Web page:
How reliable is hypnosis? It was used in the case of the Boston Strangler– under hypnosis, Albert DeSalvo was able to recall precise details that only the murderer could have known.

Except that DeSalvo probably never was the Boston Strangler. DNA testing has shown decisively that he was not the man who raped and murdered the last known victim of the Boston Strangler, and many experts are now convinced that he probably did not commit any of the murders attributed to the Strangler.

[Update – 2013-07-11]

I just read that a new round of DNA analysis, using a sample from Albert De Salvo’s nephew, proves that he did rape Mary Sullivan (and, therefore, probably murdered her). I am confused, since DNA evidence allegedly cleared him decisively of that particular murder.

In any case, that remains the only case for which there is any real evidence of DeSalvo’s guilt.  There is abundant evidence that DeSalvo did not know the details about the other crimes attributed to him, elicited under hypnosis, or that his accounts were inaccurate concerning timing and methods.

Incidentally, DeSalvo’s murder in prison, November 27, 1973, was the 11th in two years at that particular facility.

There was no prison-wide panic.


The Poetic Enola Gay

The Enola Gay

Captain Paul W. Tibbets Jr. is one of the greatest poets of the 20th Century. His work is stunning and amazing and most original, and utterly, transcendent. He is the author of the “the vilest act ever committed by a soldier is actually the purest, most noble, and kindest act ever performed by a soldier”.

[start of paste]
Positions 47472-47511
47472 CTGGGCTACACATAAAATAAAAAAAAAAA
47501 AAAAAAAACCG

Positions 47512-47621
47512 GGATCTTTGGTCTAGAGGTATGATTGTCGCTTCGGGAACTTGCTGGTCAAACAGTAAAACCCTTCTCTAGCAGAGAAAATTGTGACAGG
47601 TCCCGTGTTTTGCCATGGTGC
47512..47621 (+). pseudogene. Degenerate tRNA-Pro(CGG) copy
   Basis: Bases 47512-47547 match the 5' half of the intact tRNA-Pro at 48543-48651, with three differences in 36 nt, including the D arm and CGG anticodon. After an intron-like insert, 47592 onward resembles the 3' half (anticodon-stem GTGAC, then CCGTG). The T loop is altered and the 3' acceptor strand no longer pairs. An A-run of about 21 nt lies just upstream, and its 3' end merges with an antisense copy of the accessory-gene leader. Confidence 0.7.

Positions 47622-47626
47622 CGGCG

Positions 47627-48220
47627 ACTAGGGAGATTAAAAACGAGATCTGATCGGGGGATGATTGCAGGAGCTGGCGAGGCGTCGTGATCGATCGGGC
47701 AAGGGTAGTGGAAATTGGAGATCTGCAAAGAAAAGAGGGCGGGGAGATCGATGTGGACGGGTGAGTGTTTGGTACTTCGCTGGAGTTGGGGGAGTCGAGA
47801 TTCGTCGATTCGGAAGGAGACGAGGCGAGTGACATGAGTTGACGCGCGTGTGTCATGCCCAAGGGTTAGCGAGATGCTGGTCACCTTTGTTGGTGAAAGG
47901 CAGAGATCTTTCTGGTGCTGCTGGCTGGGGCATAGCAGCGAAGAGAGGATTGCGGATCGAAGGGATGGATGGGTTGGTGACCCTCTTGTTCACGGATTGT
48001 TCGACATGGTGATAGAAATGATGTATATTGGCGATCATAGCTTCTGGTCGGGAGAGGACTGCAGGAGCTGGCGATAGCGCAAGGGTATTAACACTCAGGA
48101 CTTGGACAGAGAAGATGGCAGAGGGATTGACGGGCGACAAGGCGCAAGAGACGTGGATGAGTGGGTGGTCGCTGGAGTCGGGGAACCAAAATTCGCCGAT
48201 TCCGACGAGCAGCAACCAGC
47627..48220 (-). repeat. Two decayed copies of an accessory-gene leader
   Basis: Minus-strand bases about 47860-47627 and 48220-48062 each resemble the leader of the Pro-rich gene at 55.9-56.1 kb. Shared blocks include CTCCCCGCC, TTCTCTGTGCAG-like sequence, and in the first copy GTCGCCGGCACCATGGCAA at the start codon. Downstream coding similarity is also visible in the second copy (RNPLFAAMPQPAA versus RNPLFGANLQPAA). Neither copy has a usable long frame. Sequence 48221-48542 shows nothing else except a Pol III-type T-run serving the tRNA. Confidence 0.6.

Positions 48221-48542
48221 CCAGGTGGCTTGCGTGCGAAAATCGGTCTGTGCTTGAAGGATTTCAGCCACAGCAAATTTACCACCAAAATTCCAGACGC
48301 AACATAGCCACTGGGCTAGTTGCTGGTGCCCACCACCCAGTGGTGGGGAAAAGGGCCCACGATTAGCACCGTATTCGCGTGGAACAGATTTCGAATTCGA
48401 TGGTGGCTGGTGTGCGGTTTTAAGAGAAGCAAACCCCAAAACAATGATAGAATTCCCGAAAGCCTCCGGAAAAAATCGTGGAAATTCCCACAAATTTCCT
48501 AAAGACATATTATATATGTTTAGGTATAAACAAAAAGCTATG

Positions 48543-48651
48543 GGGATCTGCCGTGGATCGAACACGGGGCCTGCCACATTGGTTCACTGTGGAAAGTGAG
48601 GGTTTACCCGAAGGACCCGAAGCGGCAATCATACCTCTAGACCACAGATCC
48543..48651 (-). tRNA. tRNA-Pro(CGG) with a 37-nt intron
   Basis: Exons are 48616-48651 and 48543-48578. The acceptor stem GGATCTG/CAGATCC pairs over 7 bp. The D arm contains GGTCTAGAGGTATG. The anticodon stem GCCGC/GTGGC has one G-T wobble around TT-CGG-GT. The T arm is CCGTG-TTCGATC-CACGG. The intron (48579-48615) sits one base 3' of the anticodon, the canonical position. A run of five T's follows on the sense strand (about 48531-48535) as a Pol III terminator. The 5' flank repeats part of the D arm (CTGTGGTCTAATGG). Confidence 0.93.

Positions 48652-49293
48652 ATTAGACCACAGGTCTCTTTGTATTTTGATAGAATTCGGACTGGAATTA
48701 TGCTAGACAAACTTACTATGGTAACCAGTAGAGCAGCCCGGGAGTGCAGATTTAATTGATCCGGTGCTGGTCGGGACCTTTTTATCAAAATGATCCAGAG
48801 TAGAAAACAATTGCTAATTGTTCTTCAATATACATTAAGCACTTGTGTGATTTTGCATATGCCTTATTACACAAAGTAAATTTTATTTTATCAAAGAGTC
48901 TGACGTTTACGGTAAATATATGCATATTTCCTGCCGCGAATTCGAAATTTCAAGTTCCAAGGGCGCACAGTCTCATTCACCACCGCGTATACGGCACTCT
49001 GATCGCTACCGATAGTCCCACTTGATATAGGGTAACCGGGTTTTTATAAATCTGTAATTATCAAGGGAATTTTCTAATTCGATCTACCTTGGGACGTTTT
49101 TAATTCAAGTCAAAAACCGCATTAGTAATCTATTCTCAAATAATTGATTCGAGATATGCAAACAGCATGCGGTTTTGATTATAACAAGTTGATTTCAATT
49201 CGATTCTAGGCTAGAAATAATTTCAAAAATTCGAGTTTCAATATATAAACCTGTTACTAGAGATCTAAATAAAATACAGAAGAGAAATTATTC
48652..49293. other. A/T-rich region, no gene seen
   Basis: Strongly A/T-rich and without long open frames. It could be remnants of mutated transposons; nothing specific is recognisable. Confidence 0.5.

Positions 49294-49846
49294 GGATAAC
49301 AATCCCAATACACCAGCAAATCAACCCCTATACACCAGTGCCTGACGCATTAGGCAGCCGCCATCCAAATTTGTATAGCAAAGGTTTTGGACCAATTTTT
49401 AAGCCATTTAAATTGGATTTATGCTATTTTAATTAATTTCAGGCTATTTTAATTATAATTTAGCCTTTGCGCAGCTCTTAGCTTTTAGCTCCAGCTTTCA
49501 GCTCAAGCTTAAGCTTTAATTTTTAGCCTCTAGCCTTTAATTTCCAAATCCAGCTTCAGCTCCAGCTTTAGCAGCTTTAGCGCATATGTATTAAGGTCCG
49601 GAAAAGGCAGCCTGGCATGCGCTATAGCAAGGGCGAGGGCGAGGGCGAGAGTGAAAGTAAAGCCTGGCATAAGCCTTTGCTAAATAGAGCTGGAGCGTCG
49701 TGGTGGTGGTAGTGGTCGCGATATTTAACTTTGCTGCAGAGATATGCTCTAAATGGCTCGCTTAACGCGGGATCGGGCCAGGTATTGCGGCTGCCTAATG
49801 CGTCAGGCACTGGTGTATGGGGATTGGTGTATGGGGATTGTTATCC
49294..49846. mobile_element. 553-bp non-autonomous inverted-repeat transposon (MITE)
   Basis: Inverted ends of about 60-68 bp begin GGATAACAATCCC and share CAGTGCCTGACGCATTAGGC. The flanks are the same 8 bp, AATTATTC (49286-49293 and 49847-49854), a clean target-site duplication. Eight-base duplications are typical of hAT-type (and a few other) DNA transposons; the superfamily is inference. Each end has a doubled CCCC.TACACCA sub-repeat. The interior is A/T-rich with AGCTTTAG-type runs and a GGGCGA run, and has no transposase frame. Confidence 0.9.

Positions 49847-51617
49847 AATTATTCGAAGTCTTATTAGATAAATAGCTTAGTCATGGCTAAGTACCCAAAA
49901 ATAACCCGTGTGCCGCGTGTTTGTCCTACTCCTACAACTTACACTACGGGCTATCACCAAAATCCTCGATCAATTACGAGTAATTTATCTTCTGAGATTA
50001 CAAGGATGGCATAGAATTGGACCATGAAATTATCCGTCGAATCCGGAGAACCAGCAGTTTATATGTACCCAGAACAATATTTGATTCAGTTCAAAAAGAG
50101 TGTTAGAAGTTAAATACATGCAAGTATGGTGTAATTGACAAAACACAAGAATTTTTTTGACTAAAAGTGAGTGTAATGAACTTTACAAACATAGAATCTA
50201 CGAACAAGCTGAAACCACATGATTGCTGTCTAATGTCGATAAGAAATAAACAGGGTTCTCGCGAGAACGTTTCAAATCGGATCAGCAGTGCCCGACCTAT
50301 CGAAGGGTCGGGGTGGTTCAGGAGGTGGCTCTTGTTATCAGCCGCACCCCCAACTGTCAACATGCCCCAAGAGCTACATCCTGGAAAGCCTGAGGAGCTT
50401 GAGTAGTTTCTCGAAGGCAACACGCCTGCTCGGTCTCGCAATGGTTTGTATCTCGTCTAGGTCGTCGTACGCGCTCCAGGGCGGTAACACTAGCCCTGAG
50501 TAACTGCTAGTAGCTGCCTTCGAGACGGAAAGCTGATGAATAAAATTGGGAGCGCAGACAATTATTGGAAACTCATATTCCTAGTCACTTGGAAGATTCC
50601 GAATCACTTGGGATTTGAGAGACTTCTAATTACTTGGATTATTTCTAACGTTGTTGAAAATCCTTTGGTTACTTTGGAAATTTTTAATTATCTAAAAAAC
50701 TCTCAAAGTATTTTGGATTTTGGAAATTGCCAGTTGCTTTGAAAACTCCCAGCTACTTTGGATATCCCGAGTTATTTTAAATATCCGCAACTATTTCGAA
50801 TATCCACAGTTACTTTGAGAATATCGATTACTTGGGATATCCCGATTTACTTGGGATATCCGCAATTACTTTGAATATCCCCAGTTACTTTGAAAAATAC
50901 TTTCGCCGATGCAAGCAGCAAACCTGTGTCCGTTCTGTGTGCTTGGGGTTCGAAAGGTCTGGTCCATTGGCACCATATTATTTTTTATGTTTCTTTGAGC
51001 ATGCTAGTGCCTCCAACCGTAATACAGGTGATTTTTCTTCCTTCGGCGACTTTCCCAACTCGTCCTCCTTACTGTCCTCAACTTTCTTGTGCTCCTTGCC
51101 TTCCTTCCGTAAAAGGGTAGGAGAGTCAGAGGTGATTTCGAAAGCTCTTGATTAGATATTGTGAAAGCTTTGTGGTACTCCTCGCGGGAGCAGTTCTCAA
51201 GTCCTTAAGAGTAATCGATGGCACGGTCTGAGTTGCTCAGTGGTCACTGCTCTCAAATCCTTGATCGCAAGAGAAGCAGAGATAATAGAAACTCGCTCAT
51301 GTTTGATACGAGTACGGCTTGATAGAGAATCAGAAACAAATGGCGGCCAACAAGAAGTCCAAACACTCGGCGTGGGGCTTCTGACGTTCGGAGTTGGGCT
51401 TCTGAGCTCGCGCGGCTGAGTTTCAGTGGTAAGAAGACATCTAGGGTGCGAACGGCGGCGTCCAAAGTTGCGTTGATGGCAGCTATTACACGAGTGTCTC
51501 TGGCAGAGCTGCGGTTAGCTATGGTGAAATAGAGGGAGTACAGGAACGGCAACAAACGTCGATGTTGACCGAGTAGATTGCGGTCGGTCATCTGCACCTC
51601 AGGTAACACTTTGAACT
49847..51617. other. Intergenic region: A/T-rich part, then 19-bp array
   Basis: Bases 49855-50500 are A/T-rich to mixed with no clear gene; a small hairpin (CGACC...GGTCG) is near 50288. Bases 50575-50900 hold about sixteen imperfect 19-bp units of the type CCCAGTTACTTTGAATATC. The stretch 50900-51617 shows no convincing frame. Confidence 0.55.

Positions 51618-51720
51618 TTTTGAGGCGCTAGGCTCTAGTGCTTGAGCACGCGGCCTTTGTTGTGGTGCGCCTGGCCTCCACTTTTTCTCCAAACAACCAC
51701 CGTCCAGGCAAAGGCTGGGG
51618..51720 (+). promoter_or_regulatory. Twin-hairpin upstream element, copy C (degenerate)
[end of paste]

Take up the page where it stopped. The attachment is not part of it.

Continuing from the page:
Paul W. Tibbets was the captain of the Enola Gay. His mission, on August 6, 1945, was to drop the most powerful bomb ever made on the Japanese soldiers hiding in Hiroshima.

As you might think… there were also 450,000 mothers and grandmothers and children in the area of Hiroshima that ended up being under the bomb that Paul Tibbets dropped.

People who love Tibbet’s poetry, become enraged when you suggest that there was something tragic about the bomb. That’s because they can’t tell the difference between poetry and a limerick. Paul Tibbets thinks he has written a limerick. But he should learn to be a man and accept that what he has written is a poem, and a real man can use naughty words in a poem. You can forgive a great poet for his filthy language because a great poet cares more about the truth than anything else.

The only thing is… Paul Tibbets still believes he has written a limerick…

It is one thing to say the filthy language is okay, because it’s the truth. The filthy language is unpleasant and frightening and regrettable, but we are adults who live in an imperfect world and sometimes the imbalance of good and evil is so great that we need to use powerful, harsh words to put our feelings about this imbalance into a poem.

It is quite another to say, as many Americans seem to, that there is no filthy language there at all. Not a word.